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Rapists Are Sharing Stories of Their Rapes on Reddit Right Now

Reddit talks about rape, and it doesn't go totally as you'd think.

I think talking about rape is a good thing. I'm glad that the recent Daniel Tosh controversy got so much media coverage, not because I think that no one can ever tell a rape joke without being a horrible person, but because calling attention to an issue that is so often treated flippantly or viewed as an uncommon occurrence is a good thing. If one out of every four college women has been the victim of a rape or attempted rape, then it's an issue that we should all be talking about often and until we change things. The reasons that rape is so prevalent are obviously complex, but a culture of masculine entitlement doubtlessly influences the actions of some rapists.


A current thread on Reddit titled, Reddit's had a few threads about sexual assault victims, but are there any redditors from the other side of the story? What were your motivations? Do you regret it? has, as of publication, 11,426 comments. While many of these comments are in reference to other stories, and many are survivors of sexual assault speaking out, there are plenty of stories from the rapists themselves. Underlying a great number of the stories is a refusal by the men to take real responsibility for their actions. The men couch their actions in the context of being under the control of manipulative women. They talk about their drunkenness, their blackout drunkenness, and not perceiving a women's level of drunkenness. And they talk a lot about being under the influence of their hormones, of being so turned on that they couldn't see a boundary being drawn.

This thread, while at times difficult to read, is important. The rationalization that occurs is important to note. It is this rationalization, this reliance on problematic social constructions of gender roles and of sexual consent, which leads to many sexual assaults. It is the fact that in our culture we don't all truly believe that a woman can halt a sexual encounter at anytime — that it's okay to sexually excite a man and then stop the encounter when we feel uncomfortable – that becomes obvious in the comments in this thread. The men's reactions are varied: some are angry, some contrite, some depressed or confused. Here are a few comments that I found noteworthy.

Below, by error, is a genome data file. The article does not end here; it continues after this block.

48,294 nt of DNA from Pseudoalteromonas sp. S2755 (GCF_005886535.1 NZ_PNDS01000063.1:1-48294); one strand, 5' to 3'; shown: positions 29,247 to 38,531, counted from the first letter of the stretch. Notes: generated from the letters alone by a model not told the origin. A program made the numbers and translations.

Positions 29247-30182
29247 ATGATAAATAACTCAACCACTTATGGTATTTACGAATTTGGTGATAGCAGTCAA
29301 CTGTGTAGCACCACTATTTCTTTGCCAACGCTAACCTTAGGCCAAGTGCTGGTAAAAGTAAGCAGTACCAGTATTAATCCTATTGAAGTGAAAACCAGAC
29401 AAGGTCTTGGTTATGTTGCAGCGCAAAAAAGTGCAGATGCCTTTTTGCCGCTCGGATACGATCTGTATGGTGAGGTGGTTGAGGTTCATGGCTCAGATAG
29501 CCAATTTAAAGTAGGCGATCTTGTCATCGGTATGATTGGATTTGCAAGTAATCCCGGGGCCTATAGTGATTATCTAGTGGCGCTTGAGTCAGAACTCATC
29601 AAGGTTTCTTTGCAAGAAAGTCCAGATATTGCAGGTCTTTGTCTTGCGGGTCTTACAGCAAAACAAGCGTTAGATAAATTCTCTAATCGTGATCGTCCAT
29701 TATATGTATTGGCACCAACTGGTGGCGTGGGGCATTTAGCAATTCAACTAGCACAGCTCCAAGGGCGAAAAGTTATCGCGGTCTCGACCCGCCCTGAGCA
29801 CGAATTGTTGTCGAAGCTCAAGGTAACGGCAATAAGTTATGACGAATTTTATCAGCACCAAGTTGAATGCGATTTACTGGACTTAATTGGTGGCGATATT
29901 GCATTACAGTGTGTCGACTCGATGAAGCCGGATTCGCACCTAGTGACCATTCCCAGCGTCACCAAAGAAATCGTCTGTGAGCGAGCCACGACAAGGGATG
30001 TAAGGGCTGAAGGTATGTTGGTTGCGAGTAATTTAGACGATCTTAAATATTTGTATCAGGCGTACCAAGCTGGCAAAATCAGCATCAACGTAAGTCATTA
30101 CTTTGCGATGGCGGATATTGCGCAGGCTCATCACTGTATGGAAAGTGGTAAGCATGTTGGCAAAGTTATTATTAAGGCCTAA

"My hormones were going insane, I didn't have any empathy…"

We went into her room and began to undress with what started as consensual, as we did she seemed preoccupied. We jumped into bed. Little of this, little of that. Slowly as things progressed I can't recall what happened. I honestly can't, it's not that i'm scared or afraid, I really don't remember. All I do remember is she was crying. She was having a flash back from her father raping her. I remember pulling off her and she kept crying. I then do remember doing something i'm probably most ashamed of is asking her to finish me off, more begging for it. My hormones were going insane, I didn't have any empathy in my heart at that moment just my own concerns. She wasn't a person anymore just a path, a tool, a means to an end. Then once again, I can't remember. I don't remember what happened, I never asked her. I almost don't want to know. But I know I got off.

I hate to say it but after it was done I went to bed, she stayed up crying.

"Much later I realized she had said "no…" very quietly.":

she was really tired, so she said she wanted to stop and sat down a little ways away. I said okay, thought for a minute, and went back over to her.
Being the genius I am, I thought "hey, I'll do the work for her!" I rolled her over, got on top, and put my dick on her face. She put it in her mouth for a second (I think, I'm honestly not sure), and I started to finger her. She had a tampon in (I guess that's why she was tired, period stuff) and she mumbled something. Much later I realized she had said "no…" very quietly.

She ran to my bed and didn't want me to touch her. I didn't understand what had happened. This hypersexual person who had offered to give me head suddenly didn't want to touch me.